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Research Project Report 상세보기
Strategies for Eco-friendly Utilization and Industrialization of Fishery By-products
Report No. 2013-13 Research Manager Lee Jung Sam
File


Strategies for Eco-friendly Utilization and Industrialization of Fishery By-products


1. Purpose
○ The study aims to understand generation of fishery by-products and their treatment and analyze domestic and international cases in their regulations and institutions. Based on the analysis on good practices, it prepared direction and detailed strategies for eco-friendly utilization of fishery by-products and their industrialization as an industry with high-added value.
-Firstly, the study comprehended the current condition for fishery by-products generation and their treatment. It also identified environmental impacts and other problems involving the treatment. 
-Currently, fishery by-products are under-utilized or discarded. The study analyzed domestic or international best practices and proposed institutions or systems in which such fishery by-products were reused eco-friendly or developed as a type of resource with high added value.


2. Methodologies and Feature
1) Methodologies
○ To carry out literature and statistics analyses, field investigations (domestic or international), joint research and consultation with domestic and international experts
○ Literature analyses were conducted on preceding studies, relevant reports and policy materials. 
○ For domestic field investigations, researchers visited Busan, Tongyong and metropolitan areas which created the bulk of fishery by-products. They collected statistics data, assessed the actual condition, and listened to people concerned.   
○ For international field investigations, researchers visited Saitama prefecture and Hokkaido (Japan) which were gearing up for eco-friendly utilization of fishery by-products and their industrialization. They analyzed relevant policies and movements of the Japanese fisheries industry.
○ The study interviewed international and domestic experts in the field to explore problems and improvements of fishery byproduct industrialization.
○In order to draw implications, it conducted joint research with the National Research Institute for Fisheries Science (Japan) and Gyeongsang National University (Korea) on treatment of fishery by-products in Japan, cases of their eco-friendly utilization, treatment of shellfish byproduct in Korea and resource recovery cases. 

2) Feature
○ Fishery by-products have not been defined so far and few studies were conducted on generation and treatment of by-products out of the whole fisheries.
○ Therefore, this study defined fishery by-products and proposed their types and scope. It was not limited to certain fishery by-products in certain areas but analyzed generation and treatment of the whole fishery by-products in Korea.
○ After analyzing the actual condition, it benchmarked best practices of eco-friendly utilization or industrialization of fishery by-products in Korea and other countries. Based on the result, it presented the basic direction and detailed strategies for the purposes.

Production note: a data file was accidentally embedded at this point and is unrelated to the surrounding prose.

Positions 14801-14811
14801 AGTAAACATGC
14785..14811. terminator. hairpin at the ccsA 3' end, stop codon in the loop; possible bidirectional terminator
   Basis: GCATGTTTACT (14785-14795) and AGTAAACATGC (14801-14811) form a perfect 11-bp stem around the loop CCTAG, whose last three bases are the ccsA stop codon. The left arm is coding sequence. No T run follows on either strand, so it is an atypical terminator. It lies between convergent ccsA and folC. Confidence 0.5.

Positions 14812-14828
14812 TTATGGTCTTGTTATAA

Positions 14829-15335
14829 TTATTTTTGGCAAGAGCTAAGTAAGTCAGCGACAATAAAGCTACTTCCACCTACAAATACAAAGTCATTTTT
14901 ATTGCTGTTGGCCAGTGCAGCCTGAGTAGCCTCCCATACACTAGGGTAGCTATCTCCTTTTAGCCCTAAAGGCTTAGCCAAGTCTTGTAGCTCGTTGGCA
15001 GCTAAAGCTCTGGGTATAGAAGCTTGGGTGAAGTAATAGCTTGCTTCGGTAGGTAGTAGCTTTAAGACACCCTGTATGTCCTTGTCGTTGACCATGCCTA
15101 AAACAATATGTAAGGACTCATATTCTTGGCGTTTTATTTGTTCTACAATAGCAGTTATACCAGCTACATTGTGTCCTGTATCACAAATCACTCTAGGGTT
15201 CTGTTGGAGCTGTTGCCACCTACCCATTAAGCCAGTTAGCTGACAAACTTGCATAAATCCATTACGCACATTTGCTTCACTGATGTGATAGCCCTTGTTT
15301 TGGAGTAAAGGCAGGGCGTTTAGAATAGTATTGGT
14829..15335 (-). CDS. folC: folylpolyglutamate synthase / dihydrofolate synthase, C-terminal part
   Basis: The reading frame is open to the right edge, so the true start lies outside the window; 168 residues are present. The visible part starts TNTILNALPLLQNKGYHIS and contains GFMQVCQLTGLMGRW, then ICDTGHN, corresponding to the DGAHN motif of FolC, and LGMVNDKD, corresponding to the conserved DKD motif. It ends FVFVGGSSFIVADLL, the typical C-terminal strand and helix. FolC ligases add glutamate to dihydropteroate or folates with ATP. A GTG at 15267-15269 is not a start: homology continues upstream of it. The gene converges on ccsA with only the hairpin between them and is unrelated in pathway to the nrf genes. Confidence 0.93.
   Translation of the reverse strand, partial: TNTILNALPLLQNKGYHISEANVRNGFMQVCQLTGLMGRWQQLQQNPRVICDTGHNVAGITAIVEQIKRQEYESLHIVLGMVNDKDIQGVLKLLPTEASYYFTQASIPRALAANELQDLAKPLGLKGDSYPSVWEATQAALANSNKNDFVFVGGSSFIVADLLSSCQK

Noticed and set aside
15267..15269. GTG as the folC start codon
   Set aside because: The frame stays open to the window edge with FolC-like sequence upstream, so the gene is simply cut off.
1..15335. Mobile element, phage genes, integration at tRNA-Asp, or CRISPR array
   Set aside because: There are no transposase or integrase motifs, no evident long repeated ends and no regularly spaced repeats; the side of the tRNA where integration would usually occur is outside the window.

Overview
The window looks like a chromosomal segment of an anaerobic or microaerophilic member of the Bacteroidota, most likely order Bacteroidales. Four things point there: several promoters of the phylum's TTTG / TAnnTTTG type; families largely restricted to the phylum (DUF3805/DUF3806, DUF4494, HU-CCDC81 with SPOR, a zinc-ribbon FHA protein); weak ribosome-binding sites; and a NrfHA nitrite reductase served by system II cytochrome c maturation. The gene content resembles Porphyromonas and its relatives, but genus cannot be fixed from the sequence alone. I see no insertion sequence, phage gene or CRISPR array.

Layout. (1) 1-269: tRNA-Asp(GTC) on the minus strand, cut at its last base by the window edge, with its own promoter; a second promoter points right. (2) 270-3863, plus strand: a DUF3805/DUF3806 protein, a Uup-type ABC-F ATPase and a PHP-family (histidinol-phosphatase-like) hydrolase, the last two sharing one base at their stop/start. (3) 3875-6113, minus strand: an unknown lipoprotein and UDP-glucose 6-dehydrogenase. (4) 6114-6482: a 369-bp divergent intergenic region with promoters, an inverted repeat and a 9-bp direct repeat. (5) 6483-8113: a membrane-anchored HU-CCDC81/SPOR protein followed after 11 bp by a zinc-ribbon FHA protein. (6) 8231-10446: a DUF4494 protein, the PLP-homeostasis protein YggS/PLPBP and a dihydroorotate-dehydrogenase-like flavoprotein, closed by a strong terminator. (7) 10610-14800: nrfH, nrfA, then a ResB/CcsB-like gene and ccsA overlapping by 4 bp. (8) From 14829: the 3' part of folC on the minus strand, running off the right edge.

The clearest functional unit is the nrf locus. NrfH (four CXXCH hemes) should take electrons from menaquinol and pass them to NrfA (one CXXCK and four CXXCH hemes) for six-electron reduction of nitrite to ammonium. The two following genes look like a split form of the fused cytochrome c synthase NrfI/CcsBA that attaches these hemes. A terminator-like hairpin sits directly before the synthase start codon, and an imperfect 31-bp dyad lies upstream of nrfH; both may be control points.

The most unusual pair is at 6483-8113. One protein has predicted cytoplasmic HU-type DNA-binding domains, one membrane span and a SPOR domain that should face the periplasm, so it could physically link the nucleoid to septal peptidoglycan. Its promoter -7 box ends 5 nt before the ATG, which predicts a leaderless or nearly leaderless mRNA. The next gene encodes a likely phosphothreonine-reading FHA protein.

3. Results
1) Summary
○ After defining fishery by-products and establishing their scope, the study identified problems of fishery by-products generation and their treatment. 
- According to the definition, an estimated 800,000 ~ 1,200,000 tons of fishery by-products are being generated every year.
-The by-products generated at processing facilities or large seafood restaurants are processed and used as fish meal or feed. However, those from small restaurants or households are dumped as food waste.
-Inadequate treatment of fishery by-products spoils urban landscape, creates odor and incubates pest.
-Oyster shells are recycled as fertilizers but they are often neglected or illegally dumped into the sea as their amount is increasing.
○ The study analyzed domestic and international regulations, institutions and policies on fishery by-products treatment and drew implications.
-There are no domestic regulations which define fishery by-products and their treatment.
-The Waste Treatment Act is the fundamental law which regulates treatment of fishery by-products. However, since fishery by-products are subject to this act, they face many limitations in their recycling.
?In the US, materials destined for recycling are not defined as ‘wastes.’ ‘The clause of non-waste material’ holds if the materials are proven as part of production cycle and not to be discarded.
-For eco-friendly utilization and commercial use of fishery by-products, their separation from waste should be institutionalized.
○ After examining domestic and international cases in eco-friendly utilization of fishery by-products and their industrialization, the study drew implications.
-In Korea, industrialization of fish by-products (out of the whole fishery by-products) reached certain level. However, production of high quality fish meals was difficult because foreign substances were often added during collection of fish by-products and product quality management was very weak.
-Meanwhile, R&D investment was made into industrialization and eco-friendly utilization of shell fish by-products. However, research was small-sized and technology development in parts hindered comprehensive development or green technology development for the whole industry. 
-In Japan, oyster shells were categorized as ‘waste.’ However, according to guidelines by local governments, they were not defined as ‘waste’ if they were sprayed in coastal fishing grounds.
-Korea should take a heed from Japan’s cases. The government should initiate eco-friendly utilization of oyster shells and prove their effects. It needs to discuss minimization of waste and their higher recycling with the Ministry of Environment, which handles treatment of waste under the current Acts, for better environment of fishing grounds.
○ The study presented detailed strategies for eco-friendly utilization of fishery by-products and their industrialization.
-It reviewed recent environmental changes regarding fishery by-products; more seafood was being consumed and more by-products were being generated. One of major governmental projects was ‘switch to resource circulation society.’ Technological advancement and changing recognition was booting value of fishery by-products.